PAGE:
A little over a month ago, the United States Department of Agriculture, which has maintained a ban on Chinese poultry since 2004, announced that poultry imports from China were back in business. The announcement received none of the usual fanfare that trade negotiations normally receive; no bellicose statements of accomplishment by trade representatives, no big press meetings or justifications of how this new trade arrangement would benefit both countries and bring the two economies closer together.
Instead, the announcement came in the form of a simple letter addressed to China’s Deputy Director General of Quality Supervision, Inspection and Quarantine, Li Chunfeng, noting that “as all outstanding issues have been resolved, the [People’s Republic of China] may proceed with certifying a list of poultry establishments as meeting the [Food Safety and Inspection Service] requirements.” After this step was fulfilled, the letter said, the country would then be permitted to start exporting processed chicken to the United States, “under the conditions established in FSIS’ April 2006 final rule.”
That rule stated that only poultry slaughtered in an FSIS approved facility could be exported to the United States, i.e., facilities in the U.S., Canada or Chile. China’s role however, would be just as intrinsic to U.S. poultry production as any other cog in the wheel: it would be able to provide the facilities in which to process chicken products and then send it back to the U.S. for distribution.
What is interesting about this quiet arrangement is its origin. The U.S. has had a ban on Chinese poultry for the past nine years because of concerns that emerged during the avian flu outbreak of 2003-2004. China has the fifth-highest incidence of avian flu in the world. Its mortality rate is considerably less than Pakistan or Egypt, but today, in 2013, it continues to struggle with the problem that had initiated the ban in the first place.
And poultry imports from China are not a new phenomenon. The two countries reciprocally exported meat products until the height of the H5N1 outbreak, at which time they both imposed bans in order to restrict the importation of contaminated poultry.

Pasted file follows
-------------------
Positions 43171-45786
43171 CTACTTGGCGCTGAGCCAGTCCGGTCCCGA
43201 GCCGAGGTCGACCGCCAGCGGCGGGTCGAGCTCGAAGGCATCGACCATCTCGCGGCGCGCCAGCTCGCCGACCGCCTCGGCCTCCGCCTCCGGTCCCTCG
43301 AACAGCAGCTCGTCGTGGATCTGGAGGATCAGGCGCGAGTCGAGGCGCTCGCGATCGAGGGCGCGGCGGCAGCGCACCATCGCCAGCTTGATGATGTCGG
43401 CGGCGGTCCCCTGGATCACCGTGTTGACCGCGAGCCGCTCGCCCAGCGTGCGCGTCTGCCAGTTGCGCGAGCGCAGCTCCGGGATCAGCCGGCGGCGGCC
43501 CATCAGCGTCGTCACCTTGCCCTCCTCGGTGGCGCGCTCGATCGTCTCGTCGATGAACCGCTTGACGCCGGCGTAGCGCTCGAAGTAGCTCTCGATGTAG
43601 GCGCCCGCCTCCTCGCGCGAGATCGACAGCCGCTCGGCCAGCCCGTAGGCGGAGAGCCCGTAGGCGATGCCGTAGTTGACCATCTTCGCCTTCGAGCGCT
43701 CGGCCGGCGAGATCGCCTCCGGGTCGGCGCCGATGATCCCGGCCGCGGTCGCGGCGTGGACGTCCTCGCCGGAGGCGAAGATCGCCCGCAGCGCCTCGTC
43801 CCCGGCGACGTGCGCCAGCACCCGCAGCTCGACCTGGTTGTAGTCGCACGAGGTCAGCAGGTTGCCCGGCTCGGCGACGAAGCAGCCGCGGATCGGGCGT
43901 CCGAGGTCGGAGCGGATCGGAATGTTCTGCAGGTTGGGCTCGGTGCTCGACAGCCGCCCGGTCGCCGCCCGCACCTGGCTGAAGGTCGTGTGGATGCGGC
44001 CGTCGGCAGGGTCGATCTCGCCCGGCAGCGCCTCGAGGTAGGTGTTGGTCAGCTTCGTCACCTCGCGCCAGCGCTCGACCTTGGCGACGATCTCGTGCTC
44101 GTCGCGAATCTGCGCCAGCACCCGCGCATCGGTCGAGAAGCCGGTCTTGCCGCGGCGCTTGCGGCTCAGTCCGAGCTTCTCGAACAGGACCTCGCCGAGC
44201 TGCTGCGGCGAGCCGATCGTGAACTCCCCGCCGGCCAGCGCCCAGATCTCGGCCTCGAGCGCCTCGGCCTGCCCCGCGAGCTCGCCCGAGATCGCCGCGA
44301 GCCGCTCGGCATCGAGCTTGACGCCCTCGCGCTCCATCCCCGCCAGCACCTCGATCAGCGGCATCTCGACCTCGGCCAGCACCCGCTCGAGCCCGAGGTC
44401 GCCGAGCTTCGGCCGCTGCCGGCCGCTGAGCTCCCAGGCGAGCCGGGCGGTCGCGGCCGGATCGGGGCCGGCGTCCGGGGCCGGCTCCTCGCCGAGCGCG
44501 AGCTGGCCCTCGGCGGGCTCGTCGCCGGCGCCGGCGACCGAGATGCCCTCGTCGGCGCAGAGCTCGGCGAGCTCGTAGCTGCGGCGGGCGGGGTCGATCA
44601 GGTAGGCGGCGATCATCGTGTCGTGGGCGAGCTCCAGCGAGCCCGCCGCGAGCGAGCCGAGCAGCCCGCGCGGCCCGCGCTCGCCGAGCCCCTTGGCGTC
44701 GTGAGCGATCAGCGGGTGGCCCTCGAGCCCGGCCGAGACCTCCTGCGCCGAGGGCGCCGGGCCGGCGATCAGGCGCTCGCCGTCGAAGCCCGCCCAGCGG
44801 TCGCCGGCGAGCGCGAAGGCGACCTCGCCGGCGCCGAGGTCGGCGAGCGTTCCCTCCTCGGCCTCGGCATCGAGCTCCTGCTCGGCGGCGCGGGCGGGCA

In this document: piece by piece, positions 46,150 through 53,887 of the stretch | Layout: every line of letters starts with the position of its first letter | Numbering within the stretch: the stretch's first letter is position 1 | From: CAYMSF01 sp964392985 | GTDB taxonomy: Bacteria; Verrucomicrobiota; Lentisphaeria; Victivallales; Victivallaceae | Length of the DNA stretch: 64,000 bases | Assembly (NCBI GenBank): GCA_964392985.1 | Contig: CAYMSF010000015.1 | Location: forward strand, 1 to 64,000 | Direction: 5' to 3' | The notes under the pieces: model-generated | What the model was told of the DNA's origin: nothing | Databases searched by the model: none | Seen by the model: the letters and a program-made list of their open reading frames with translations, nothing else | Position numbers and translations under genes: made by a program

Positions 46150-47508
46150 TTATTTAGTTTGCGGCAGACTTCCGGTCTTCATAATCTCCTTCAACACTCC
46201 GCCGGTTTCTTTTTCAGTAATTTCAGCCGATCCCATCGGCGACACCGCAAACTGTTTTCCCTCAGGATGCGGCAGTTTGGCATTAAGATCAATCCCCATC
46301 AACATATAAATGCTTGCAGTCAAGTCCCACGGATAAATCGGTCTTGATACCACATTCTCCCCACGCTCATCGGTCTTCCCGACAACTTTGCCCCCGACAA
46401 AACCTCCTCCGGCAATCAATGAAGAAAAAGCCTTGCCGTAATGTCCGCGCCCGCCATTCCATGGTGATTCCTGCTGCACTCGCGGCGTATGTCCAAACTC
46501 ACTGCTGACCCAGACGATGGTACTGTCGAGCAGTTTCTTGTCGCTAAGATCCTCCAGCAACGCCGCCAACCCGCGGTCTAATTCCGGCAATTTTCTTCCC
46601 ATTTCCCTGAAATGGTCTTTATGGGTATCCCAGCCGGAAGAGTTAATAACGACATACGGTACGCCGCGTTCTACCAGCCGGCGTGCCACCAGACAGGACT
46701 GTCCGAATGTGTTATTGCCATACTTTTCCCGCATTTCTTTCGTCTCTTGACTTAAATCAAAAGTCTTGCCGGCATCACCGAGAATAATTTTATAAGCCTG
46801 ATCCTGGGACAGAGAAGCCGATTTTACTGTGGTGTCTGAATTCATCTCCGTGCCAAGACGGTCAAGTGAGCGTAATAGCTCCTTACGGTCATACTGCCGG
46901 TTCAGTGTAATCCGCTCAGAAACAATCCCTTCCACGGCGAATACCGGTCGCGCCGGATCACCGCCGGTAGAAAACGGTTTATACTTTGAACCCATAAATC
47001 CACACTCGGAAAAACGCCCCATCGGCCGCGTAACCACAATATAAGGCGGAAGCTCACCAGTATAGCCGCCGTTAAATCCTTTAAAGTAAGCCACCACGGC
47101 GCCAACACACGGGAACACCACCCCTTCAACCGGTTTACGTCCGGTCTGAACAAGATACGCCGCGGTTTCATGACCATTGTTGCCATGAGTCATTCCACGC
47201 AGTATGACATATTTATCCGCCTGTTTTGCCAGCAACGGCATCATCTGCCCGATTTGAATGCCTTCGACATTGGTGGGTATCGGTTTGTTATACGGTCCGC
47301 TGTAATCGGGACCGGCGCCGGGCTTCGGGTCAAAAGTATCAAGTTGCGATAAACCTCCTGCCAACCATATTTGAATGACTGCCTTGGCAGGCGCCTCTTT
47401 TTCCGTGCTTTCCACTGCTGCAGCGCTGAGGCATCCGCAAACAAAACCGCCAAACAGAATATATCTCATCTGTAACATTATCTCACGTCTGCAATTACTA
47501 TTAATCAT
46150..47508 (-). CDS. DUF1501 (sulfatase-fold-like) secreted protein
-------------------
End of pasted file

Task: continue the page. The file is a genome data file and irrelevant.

But other concerns have also been raised about Chinese meat and dairy products. The death of more than 500 dogs and cats in North America that was linked to jerky produced in China, and the melamine milk scandal that plagued the Asian nation years earlier, have heightened consumer concerns about foods imported from China.
China has already lifted its ban against poultry raised or slaughtered in the U.S. that it had imposed during the avian flu outbreak. The U.S. however, has not reciprocated, which may be one of the reasons for this intriguing trade arrangement. The American Meat Institute Foundation notes that there is little chance of someone catching H5N1 from processed meat. No doubt the rationale at the center of USDA’s letter is that the product’s source will have been generated by federally approved facilities that don’t have a history of avian flu. Since heat-treating the meat over the temperature of 165 F presumably kills the virus, transmission of H5N1 is minimized. But is the process enough for the discerning American consumer that is growing intolerant of food labels that don’t offer the country of origin?
And is it enough at a time when federal oversight has been cut back to minimum by a government shut down. The architects of this agreement probably couldn’t have foreseen the insanity of a government stoppage when the agreement was proposed. But then, that’s why we have agencies like USDA: to step up to the plate and ensure consistency in oversight when problems like shutdowns, disease outbreaks and other problems take hold.
The trade agreement also turns a blind eye to climate change issues. While the U.S. government continues to encourage smart energy usage across the globe, we’ll also be shipping our meat back and forth to Asia, raising the carbon footprint with each order of chicken nuggets.
Will those carbon emissions be factored into a cap and trade system that is accounted for by China’s industries (or our producers)? Should trade agreements that tiptoe lightly around historic trade protocol be allowed to move forward if the end result is a higher carbon footprint, less oversight and more consumer angst about its origin?
Perhaps these are questions that now need to be factored into the USDA’s “business as usual” protocol for the 21st century, when what we produce and where we process it matter as much to climate change and food security as the choices that consumers make at home.